The Havel–Hakimi algorithm is an algorithm in graph theory solving the graph realization problem. That is, it answers the following question: Given a finite list of nonnegative integers, is there a simple graph such that its degree sequence is exactly this list. Here, the "degree sequence" is a list of numbers that for each vertex of the graph states how many neighbors it has. For a positive answer the list of integers is called graphic. The algorithm constructs a special solution if one exists or proves that one cannot find a positive answer. This construction is based on a recursive algorithm. The algorithm was published by Havel (1955), and later by Hakimi (1962).
The algorithm is based on the following theorem.
Let be a finite list of nonnegative integers that is nonincreasing. List is graphic if and only if the finite list has nonnegative integers and is graphic.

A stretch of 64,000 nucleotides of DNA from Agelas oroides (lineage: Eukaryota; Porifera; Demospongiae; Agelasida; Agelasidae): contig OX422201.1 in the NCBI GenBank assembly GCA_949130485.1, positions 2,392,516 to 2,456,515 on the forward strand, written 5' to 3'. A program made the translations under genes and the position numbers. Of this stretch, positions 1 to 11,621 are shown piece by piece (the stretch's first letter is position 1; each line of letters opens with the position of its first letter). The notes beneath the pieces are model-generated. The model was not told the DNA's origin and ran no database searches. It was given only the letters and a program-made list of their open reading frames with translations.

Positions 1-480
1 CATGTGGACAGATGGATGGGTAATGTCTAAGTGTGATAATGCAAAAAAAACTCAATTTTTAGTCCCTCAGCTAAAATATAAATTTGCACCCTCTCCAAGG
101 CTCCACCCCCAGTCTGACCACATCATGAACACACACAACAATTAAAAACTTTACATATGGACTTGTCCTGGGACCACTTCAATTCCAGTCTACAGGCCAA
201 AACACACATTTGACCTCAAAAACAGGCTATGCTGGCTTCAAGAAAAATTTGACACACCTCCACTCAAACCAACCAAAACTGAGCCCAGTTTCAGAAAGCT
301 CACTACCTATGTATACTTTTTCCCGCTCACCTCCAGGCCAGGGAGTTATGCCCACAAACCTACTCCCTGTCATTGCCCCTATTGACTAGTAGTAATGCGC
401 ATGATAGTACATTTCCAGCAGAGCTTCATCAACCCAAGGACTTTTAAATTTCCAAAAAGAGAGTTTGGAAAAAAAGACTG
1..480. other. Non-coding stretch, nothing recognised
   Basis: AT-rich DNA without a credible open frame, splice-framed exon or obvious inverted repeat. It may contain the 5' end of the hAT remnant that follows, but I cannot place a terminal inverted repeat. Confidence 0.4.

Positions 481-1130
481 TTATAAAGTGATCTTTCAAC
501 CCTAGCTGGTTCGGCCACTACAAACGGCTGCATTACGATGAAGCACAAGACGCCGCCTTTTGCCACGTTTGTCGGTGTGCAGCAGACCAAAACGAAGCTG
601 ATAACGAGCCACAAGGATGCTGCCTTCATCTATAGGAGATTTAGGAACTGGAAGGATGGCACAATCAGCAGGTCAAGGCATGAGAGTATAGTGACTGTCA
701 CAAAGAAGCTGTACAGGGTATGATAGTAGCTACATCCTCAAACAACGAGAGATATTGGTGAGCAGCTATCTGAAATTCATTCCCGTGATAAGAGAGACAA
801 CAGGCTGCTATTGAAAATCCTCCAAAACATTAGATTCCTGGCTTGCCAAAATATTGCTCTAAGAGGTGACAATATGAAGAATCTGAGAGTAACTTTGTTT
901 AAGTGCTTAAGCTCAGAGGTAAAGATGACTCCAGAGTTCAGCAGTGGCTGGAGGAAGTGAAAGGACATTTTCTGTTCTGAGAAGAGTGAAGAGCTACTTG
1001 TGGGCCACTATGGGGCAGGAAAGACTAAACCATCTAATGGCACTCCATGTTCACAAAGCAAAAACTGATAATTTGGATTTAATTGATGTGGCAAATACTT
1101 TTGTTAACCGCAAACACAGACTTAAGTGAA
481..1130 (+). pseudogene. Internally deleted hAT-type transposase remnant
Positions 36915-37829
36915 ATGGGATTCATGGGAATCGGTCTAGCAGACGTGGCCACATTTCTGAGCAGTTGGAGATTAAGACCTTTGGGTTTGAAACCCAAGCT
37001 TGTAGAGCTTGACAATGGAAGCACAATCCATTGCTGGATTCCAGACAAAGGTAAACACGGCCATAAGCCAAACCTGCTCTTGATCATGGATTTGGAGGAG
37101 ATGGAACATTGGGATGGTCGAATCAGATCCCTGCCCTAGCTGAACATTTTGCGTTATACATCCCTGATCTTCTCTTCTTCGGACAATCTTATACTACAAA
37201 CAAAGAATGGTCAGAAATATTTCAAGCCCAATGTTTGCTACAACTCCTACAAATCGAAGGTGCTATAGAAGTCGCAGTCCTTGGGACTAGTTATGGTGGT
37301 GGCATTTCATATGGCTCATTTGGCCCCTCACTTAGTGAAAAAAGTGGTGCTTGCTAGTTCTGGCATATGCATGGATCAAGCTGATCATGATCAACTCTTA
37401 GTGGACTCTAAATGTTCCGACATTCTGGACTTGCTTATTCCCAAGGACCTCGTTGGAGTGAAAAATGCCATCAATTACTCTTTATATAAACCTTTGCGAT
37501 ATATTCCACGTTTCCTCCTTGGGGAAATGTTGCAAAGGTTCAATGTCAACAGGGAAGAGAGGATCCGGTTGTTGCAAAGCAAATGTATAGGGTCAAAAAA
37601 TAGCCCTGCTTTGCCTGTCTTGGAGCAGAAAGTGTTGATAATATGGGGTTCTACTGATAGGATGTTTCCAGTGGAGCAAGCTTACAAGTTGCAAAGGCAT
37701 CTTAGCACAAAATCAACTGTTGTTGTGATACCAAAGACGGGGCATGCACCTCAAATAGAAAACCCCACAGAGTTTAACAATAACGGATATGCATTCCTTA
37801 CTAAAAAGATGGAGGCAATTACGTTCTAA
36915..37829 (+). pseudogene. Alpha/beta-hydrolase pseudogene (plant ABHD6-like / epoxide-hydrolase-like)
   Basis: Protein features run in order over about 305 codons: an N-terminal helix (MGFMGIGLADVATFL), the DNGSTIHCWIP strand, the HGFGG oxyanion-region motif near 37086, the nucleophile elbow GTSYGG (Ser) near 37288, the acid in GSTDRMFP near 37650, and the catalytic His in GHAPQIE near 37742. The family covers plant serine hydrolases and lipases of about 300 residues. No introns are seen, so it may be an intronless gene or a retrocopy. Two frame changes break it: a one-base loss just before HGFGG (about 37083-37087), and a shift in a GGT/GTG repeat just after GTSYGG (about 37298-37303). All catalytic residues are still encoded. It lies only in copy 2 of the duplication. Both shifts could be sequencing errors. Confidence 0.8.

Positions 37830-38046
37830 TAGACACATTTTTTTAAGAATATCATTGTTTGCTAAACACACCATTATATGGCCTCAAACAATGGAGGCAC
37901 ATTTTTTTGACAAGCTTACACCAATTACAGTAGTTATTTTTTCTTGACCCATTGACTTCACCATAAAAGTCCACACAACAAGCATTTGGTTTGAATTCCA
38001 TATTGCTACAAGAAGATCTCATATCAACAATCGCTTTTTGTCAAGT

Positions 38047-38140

If the given list is graphic then the theorem will be applied at most times setting in each further step . Note that it can be necessary to sort this list again. This process ends when the whole list consists of zeros. In each step of the algorithm one constructs the edges of a graph with vertices , i.e. if it is possible to reduce the list to , then we add edges . When the list cannot be reduced to a list of nonnegative integers in any step of this approach, the theorem proves that the list from the beginning is not graphic.
- Havel, Václav (1955), "A remark on the existence of finite graphs", Časopis pro pěstování matematiky (in Czech), 80: 477–480
- Hakimi, S. L. (1962), "On realizability of a set of integers as degrees of the vertices of a linear graph. I", Journal of the Society for Industrial and Applied Mathematics, 10: 496–506, MR 0148049.